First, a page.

Chairman Miller stated that he felt it was important to formalize the Board’s authority to substitute a proper permittee for a party which has been improperly served and requested the Rules Committee to consider adopting a rule addressing this issue.

Gene Dice raised a concern that there may occasions when the late service of a notice of appeal on a proper permittee will have a prejudicial impact. This can occur when the permittee waits 30 days after the Department’s approval, receives no notice of appeal and then acts on the permit by investing money or taking out a loan, not knowing that an appeal has been filed. Mike Bedrin noted that there may be cases which warrant dismissal of the appeal for failure to serve the proper party.

Chairman Miller stated that he would draft some language for a proposed rule addressing this issue.

Hearing Examiner:

The Committee continued its discussion of a proposed rule on delegating authority to hearing examiners and considered the memorandum prepared by Mary Anne on the powers assigned to federal magistrates. Chairman Miller explained that while such a rule was not critical at the present time, the rulemaking process can take a long time, and he felt it was important to get such a rule in place in the event circumstances changed and it was needed in the future.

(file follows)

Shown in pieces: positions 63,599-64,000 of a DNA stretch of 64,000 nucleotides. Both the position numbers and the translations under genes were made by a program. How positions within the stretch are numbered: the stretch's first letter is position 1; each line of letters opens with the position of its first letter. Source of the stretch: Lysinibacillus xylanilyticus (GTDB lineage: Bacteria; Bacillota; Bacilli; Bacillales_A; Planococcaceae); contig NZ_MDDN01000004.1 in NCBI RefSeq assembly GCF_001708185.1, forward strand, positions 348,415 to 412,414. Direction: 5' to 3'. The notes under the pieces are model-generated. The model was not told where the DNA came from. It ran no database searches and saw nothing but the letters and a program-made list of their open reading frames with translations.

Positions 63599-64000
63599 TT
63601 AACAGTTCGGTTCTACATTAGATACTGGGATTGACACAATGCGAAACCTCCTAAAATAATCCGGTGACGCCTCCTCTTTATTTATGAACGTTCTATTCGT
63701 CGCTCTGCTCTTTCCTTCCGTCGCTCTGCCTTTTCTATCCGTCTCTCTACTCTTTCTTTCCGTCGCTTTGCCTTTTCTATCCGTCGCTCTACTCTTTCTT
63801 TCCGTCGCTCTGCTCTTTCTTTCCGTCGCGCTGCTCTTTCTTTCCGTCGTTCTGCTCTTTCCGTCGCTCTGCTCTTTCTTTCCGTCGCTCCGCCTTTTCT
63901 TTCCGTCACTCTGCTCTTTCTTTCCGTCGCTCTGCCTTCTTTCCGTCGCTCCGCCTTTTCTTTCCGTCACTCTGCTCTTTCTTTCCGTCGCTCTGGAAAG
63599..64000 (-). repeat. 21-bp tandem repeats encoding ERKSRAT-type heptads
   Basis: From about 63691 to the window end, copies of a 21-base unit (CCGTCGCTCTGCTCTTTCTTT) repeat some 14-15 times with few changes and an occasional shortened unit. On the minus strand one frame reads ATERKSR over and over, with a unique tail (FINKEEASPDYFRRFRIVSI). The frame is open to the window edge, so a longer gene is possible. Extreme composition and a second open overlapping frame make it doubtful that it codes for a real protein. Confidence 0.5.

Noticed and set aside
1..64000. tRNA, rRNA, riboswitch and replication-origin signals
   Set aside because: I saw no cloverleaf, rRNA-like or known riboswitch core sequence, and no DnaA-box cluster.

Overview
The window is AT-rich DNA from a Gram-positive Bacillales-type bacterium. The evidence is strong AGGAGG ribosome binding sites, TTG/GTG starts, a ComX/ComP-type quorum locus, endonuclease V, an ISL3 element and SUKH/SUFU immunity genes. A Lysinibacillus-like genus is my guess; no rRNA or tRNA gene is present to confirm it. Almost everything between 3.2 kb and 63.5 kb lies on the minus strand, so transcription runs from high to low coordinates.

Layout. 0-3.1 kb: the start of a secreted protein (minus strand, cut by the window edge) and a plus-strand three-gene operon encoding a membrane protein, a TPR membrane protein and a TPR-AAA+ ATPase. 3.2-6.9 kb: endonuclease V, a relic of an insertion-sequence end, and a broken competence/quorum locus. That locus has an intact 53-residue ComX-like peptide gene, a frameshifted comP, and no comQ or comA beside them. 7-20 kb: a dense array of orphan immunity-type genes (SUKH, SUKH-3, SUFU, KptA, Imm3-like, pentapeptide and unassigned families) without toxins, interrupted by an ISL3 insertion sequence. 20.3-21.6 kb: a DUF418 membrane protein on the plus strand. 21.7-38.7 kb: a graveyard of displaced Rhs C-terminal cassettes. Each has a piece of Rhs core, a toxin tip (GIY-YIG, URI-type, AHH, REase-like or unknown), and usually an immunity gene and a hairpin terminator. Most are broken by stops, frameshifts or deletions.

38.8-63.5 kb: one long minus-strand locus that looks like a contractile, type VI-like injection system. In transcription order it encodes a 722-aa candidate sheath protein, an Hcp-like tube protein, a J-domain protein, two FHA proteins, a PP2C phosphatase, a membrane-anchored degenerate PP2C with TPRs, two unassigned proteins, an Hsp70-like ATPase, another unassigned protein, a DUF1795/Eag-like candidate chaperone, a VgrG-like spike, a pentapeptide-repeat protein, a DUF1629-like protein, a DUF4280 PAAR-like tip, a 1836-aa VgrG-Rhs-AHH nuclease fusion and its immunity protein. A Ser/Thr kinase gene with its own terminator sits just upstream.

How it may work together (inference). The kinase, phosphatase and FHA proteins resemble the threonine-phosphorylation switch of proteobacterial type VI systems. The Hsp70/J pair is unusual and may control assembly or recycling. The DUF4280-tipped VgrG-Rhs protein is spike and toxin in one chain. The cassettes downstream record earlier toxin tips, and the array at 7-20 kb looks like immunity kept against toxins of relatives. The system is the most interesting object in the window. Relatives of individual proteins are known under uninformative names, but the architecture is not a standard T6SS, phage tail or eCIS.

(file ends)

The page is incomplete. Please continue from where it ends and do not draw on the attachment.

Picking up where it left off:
The proposed rule as originally drafted read as follows:

§ 1021.___ Authority Delegated to Hearing Examiners

The Board may appoint hearing examiners to preside at hearings. Subject to the approval of the Board Member assigned to the case, any such hearing examiner shall have the following authority:

    1. To schedule and regulate the course of hearings.
    2. To administer oaths and affirmations.
    3. To rule on motions in limine, offers of proof and the reception or exclusion of evidence.
    4. To hold all appropriate conferences with counsel and to dispose of procedural matters.
    5. To schedule the filing of post-hearing briefs following the conclusion of the hearing.
    6. To recommend to the Board Member or to the Board an opinion and order disposing of the matters considered at the hearing.

The hearing examiner shall consult with the Board Member assigned to the case before entering a ruling on the exclusion of evidence or the disposition of any procedural matter that might substantially affect the Board’s final decision on the merits of the matters considered at the hearing.